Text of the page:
A vibrant celebration of the Levant is at the heart of the 2016 Beiteddine Art Festival, one of Lebanon's major cultural events which opened on 8 July and runs until 9 August.
Under the title Yamal el Sham, the title of a Syrian folkloric medley composed by the iconic Syrian playwright and composer Abu Khalil Qabbani, three outstanding Arab musicians will come together to celebrate the region’s timeless cultural and musical heritage on 23 July.
The performance, which is a production of the Festival du Monde Arabe de Montréal (Arab World Festival of Montreal), will bring together two oud masters — the Iraqi musician Naseer Shamma and the Lebanese musician Charbel Rouhana -- who will perform alongside with the Syrian singer Lena Chamamyan.
The three artists will perform “under the sign of hope, peace and tolerance,” as is mentioned on the festival’s official website, and will be accompanied by the Lebanese oriental orchestra and Canadian ensemble Okto Echo directed by Katia Makdissi-Warren.
Adorning this year’s programme is also a celebration of the iconic Lebanese composer, singer and songwriter Zaki Nassif who died in 2004, organised in collaboration with the American University in Beirut and the Zaki Nassif Program for Music.
Five Lebanese artists will come together on 29 July to celebrate the late musician: Soumaya Baalbaki, Joseph Attieh, Ziad Ahmadiye and Ranine Chaar will perform and revisit a selection of the legendary artist’s songs, along with Guy Manoukian on the piano. They will be accompanied by a 60 piece orchestra and choir conducted by Elie Aliah will accompany the musicians.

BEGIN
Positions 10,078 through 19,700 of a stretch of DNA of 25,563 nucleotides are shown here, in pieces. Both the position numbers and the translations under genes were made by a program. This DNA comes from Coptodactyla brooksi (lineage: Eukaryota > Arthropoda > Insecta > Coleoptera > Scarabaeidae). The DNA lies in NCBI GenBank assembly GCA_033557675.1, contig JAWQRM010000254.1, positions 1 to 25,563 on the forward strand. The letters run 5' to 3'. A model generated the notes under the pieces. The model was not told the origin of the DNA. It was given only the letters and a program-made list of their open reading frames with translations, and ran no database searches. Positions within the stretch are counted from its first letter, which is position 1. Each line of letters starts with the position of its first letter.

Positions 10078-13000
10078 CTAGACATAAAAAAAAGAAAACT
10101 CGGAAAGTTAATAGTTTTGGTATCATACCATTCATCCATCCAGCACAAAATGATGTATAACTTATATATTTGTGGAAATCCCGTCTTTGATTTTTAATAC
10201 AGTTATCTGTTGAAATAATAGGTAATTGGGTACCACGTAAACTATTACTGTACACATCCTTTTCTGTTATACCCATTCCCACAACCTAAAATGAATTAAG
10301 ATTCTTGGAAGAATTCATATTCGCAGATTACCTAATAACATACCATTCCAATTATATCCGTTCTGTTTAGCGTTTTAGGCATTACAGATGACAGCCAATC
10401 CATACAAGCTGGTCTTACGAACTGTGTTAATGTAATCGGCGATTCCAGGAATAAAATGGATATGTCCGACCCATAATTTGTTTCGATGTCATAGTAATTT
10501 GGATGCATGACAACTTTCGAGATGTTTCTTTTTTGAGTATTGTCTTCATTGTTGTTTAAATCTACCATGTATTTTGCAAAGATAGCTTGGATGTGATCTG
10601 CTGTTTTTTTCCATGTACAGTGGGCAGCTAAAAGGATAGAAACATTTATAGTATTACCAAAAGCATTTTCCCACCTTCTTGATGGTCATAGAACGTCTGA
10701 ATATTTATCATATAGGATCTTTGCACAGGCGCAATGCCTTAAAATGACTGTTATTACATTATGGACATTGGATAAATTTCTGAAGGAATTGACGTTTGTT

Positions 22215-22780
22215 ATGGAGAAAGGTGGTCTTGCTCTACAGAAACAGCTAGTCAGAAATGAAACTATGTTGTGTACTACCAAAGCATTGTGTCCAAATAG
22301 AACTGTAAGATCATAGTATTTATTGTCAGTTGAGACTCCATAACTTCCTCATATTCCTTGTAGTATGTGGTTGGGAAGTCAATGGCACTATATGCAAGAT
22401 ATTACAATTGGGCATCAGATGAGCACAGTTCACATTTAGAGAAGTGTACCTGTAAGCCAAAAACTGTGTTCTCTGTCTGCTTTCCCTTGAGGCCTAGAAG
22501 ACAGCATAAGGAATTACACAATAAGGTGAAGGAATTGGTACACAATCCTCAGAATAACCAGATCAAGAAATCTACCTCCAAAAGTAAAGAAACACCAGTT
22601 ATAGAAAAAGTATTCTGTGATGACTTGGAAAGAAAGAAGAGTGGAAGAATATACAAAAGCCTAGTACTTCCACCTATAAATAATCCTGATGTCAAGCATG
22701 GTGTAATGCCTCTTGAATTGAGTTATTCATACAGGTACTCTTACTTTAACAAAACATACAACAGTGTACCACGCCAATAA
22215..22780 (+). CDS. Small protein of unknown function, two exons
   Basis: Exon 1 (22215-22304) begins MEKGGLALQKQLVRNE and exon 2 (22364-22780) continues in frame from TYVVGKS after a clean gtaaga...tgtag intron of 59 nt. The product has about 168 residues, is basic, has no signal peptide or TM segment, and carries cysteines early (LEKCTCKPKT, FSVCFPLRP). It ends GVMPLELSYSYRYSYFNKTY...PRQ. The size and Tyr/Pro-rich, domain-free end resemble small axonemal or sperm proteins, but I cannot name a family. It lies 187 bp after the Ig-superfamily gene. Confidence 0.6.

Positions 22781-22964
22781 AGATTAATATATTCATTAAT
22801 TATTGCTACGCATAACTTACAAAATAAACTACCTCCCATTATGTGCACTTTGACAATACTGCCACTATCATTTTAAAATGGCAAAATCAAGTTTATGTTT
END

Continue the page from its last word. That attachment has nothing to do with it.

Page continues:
In parallel to this year’s concerts and performances, an exhibition titled Palmyre, Cité Martyre and curated by Michel Almaqdissi and Leila Badr will take place.
According to the festival’s official website, the exhibition comprises “photos and documents reflecting the recent destruction of Syrian heritage as well as archaeological Palmyrian pieces from the AUB Museum.”
Launched in 1985, the Beiteddine Art Festival "came as an act of faith in Lebanon’s cultural role and power of creativity, a call for normality amidst the chaos and madness of war. It was born and has grown in very difficult times and made it against all odds," the festival's website reads.
"As of 1987, when Nora Jumblatt and an executive committee took over the organisation of the festival, it gradually gained regional and international recognition" and throughout the years it hosted hundreds of important international artists and spanning across music, performing and visual arts.
All events take place within the 200-year old Palace in the Chouf mountains, considered to be a jewel of Lebanese architecture.
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